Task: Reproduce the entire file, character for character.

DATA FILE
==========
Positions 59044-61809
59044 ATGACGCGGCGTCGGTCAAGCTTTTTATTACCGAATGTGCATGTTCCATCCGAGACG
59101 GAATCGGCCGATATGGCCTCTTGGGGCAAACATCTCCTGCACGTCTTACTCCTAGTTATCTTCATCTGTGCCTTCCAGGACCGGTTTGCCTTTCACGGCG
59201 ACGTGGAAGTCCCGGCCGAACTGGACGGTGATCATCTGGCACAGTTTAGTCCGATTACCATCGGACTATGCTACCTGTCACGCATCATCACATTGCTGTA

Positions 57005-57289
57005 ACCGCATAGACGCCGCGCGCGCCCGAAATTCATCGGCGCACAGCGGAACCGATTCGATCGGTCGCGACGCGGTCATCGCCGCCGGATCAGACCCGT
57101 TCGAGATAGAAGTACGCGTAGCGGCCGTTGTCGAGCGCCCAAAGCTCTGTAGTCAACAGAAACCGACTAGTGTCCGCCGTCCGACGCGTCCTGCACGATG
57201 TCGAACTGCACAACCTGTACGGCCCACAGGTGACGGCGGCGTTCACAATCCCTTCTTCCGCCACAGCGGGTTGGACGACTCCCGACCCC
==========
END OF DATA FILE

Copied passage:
Positions 59044-61809
59044 ATGACGCGGCGTCGGTCAAGCTTTTTATTACCGAATGTGCATGTTCCATCCGAGACG
59101 GAATCGGCCGATATGGCCTCTTGGGGCAAACATCTCCTGCACGTCTTACTCCTAGTTATCTTCATCTGTGCCTTCCAGGACCGGTTTGCCTTTCACGGCG
59201 ACGTGGAAGTCCCGGCCGAACTGGACGGTGATCATCTGGCACAGTTTAGTCCGATTACCATCGGACTATGCTACCTGTCACGCATCATCACATTGCTGTA

Positions 57005-57289
57005 ACCGCATAGACGCCGCGCGCGCCCGAAATTCATCGGCGCACAGCGGAACCGATTCGATCGGTCGCGACGCGGTCATCGCCGCCGGATCAGACCCGT
57101 TCGAGATAGAAGTACGCGTAGCGGCCGTTGTCGAGCGCCCAAAGCTCTGTAGTCAACAGAAACCGACTAGTGTCCGCCGTCCGACGCGTCCTGCACGATG
57201 TCGAACTGCACAACCTGTACGGCCCACAGGTGACGGCGGCGTTCACAATCCCTTCTTCCGCCACAGCGGGTTGGACGACTCCCGACCCC